Sassafras albidum (Nutt.) Nees



CC = 2
CW = 3
MOC = 68

© DETenaglia

Family - Lauraceae

Habit - Trees to 20 m or higher, dioecious, often colonial from root suckers.

Stems - Twigs yellowish green to greenish brown (on older portions), glabrous or nearly so, producing a spicy aroma when broken or bruised. Winter buds sessile, ovoid or the lateral ones sometimes nearly globose, with a few overlapping scales. Bark coarsely and deeply furrowed, reddish brown to gray.

Sassafras_albidum_twig.jpg Twig.

© DETenaglia

Sassafras_albidum_bud.jpg Bud.

© DETenaglia

Leaves - Alternate, simple, entire, petiolate, often lobed. Petioles usually sparsely to moderately short-hairy. Leaf blades 3-12 cm long, variously all entire or with 1 or 2 large lobes, ovate to elliptic obovate in outline, long-tapered at the base, the blade or lobes angled or tapered to bluntly or sharply pointed tips; the exposed undersurface appearing strongly grayish and usually densely silky-hairy when young, the upper surface glabrous and often somewhat shiny at maturity, the undersurface pale and often somewhat glaucous at maturity, glabrous or sparsely to moderately short-hairy along the veins, the midvein with a pair of prominent, ascending branches from above the base (appearing 3-veined), the venation otherwise pinnate, with a network of fine veinlets between the secondary veins.

Sassafras_albidum_leaves.jpg Pressed leaves.

A single tree will almost always have leaves of all three basic shapes shown here present. This is a diagnostic feature of this species.

© DETenaglia

Inflorescences - Clusters of short racemes, these occasionally appearing umbellate, appearing terminal (but below the season's new leaves), produced as the leaves first begin to develop. Flowers short-stalked, the stalks elongating, becoming red and strongly bulbous-thickened toward the tip as the fruit matures.

Sassafras_albidum_inflorescence.jpg Inflorescence.

© SRTurner

Flowers - Tepals 3-4 mm long, slender, greenish yellow. Staminate flowers with 3 of the stamens having a pair of bulbous, orange nectaries at the base. Pistillate flowers with 6 staminodes, the ovary ovoid, the style elongate, expanded apically into an asymmetrical, sometimes slightly 2-lobed stigma.

Sassafras_albidum_staminate.jpg Staminate flowers.

© SRTurner

Sassafras_albidum_pistillate.jpg Pistillate flowers.

The central style is surrounded by six staminodes, which resemble stamens but do not produce pollen.

© SRTurner

Fruits - Dark blue drupes, appearing somewhat jointed to the tip of the expanded, red stalk, 7-10 mm long, ovoid to broadly ellipsoid, shiny, the stone 4-7 mm long, broadly ellipsoid, with the surface uniformly light to dark brown, with a pair of angled longitudinal ridges, otherwise appearing somewhat roughened or granular.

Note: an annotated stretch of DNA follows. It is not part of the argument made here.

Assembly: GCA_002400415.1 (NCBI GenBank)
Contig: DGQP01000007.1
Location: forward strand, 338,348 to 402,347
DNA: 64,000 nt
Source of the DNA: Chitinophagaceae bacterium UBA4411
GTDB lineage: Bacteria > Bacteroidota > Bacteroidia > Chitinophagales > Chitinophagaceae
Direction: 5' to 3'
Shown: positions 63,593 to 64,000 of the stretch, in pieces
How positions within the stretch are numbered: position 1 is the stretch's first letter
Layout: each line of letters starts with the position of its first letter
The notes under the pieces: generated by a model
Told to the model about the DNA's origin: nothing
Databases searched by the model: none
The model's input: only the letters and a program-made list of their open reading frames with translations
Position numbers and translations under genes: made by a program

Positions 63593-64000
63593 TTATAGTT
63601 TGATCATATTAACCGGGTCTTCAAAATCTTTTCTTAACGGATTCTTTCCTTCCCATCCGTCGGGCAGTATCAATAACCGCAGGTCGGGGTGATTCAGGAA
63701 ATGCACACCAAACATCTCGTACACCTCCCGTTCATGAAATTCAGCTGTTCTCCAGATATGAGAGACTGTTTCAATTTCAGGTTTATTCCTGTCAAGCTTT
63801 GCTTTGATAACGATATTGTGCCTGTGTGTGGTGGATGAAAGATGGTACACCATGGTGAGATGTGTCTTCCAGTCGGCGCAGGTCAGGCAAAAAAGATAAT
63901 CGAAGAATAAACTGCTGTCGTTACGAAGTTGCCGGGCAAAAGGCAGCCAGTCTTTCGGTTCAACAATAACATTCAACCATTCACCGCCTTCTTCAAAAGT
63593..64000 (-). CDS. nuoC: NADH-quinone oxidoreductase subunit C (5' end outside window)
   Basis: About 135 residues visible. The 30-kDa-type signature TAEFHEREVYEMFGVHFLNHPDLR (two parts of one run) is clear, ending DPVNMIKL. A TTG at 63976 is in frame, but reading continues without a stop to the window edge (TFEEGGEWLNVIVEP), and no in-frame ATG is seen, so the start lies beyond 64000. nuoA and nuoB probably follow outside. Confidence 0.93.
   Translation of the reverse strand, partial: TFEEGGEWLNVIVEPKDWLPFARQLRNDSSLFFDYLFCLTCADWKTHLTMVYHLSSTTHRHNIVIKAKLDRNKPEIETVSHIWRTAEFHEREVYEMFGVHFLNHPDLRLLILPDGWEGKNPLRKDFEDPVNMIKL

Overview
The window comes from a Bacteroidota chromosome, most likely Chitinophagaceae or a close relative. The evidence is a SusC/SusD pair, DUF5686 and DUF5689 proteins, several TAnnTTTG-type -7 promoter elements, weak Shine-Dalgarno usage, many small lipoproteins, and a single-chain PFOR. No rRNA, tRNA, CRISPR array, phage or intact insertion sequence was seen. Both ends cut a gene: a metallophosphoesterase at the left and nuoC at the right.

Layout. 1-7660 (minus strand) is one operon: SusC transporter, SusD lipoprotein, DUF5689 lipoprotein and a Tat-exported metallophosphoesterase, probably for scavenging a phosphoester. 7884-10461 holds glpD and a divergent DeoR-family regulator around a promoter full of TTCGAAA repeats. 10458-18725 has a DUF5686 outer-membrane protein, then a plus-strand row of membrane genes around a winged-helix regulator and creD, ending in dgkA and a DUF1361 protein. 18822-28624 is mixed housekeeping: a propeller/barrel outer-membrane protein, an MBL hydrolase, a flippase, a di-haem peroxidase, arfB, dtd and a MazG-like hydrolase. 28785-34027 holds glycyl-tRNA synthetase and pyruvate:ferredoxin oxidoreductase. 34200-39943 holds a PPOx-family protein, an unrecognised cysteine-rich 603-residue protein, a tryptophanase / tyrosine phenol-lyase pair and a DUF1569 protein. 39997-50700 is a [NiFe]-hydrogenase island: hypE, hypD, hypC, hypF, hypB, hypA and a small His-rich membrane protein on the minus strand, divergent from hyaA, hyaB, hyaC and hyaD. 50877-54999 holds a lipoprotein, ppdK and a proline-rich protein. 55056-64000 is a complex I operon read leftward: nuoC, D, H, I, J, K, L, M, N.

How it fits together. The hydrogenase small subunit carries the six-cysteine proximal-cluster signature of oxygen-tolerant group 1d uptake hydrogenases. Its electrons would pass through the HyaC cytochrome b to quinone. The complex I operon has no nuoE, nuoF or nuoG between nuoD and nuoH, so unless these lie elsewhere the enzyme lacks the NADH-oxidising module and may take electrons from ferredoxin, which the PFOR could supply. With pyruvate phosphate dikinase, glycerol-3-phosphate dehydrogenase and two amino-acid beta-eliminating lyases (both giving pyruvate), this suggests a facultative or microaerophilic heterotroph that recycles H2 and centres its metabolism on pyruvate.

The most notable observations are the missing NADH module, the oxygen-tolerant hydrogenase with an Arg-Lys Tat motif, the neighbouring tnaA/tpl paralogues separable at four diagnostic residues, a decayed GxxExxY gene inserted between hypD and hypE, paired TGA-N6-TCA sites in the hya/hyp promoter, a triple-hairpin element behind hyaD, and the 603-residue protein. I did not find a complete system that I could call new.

Sassafras_albidum_fruits.jpg Fruits.

© SRTurner

Sassafras_albidum_stone.jpg Fruit and stone.

© SRTurner

Sassafras_albidum_nectria.jpg Cankers on trunk.

Sassafras is one of many trees susceptible to a fungal infection, in this case probably an ascomycete in the Nectria or Neonectria genus. The infection causes these odd cankers with a "burst from within" appearance.

© SRTurner

Flowering - April - May.

Habitat - Forests, often along the margins, prairies, savannas, glades, bluffs, fence rows, fallow fields, roadsides, railroads.

Origin - Native to the U.S.

Lookalikes - None.

Other info. - This common understory tree is found across the southeastern 2/3 of Missouri and the eastern half of the continental U.S. It is rare or absent to the north and west of Missouri. It is easily recognized by its furrowed bark and distinctive leaves, with nearly all trees producing leaves with 0, 1, and 2 lobes.

Sassafras is an aromatic species with a long history of human use, both for medicine and food. The fragrance of the crushed leaves has been likened to many different things, one of the most remarkable being "Froot Loops" breakfast cereal. The powder made from dried leaves, called "filé powder" is a staple ingredient in Creole cuisine, where it serves as both a thickener and flavoring for gumbos. The roots of the tree have been used to brew beverages, such as sassafras tea and root beer. The wood has been used for a variety of uses, ranging from ships and furniture to toothbrushes. Traditional medicinal uses are likewise highly diverse. Although sassafras is not particularly energy dense, a log of it on a fire will produce a pleasant crackling.

Most culinary usage of sassafras and its essential oil have been curtailed due to the presence of safrole. This substance has been linked to lesions, necrosis, and cancer of the liver, and it is also a precursor to a particular class of illicit hallucinogens. There is controversy over the health risks involved in consuming certain sassafras products, such as filé, as the content of safrole may be low. However, commercial use of untreated sassafras in beverages or food products is banned in the U.S.

Some authors have recognized varieties of sassafras based upon leaf pubescence, but these intergrade freely even within individual populations.

Photographs taken at the Whetstone Conservation Area, Callaway County, MO., 2-25-04, and in the Piney Creek Wilderness, Mark Twain National Forest, Barry County, MO., 4-3-04 (DETenaglia); also at Little Lost Creek Conservation Area, Warren County, MO, 04-23-2014, 4-8-2020, and 4-14-2021, and Babler State Park, St. Louis County, MO, 06-13-2016 (SRTurner).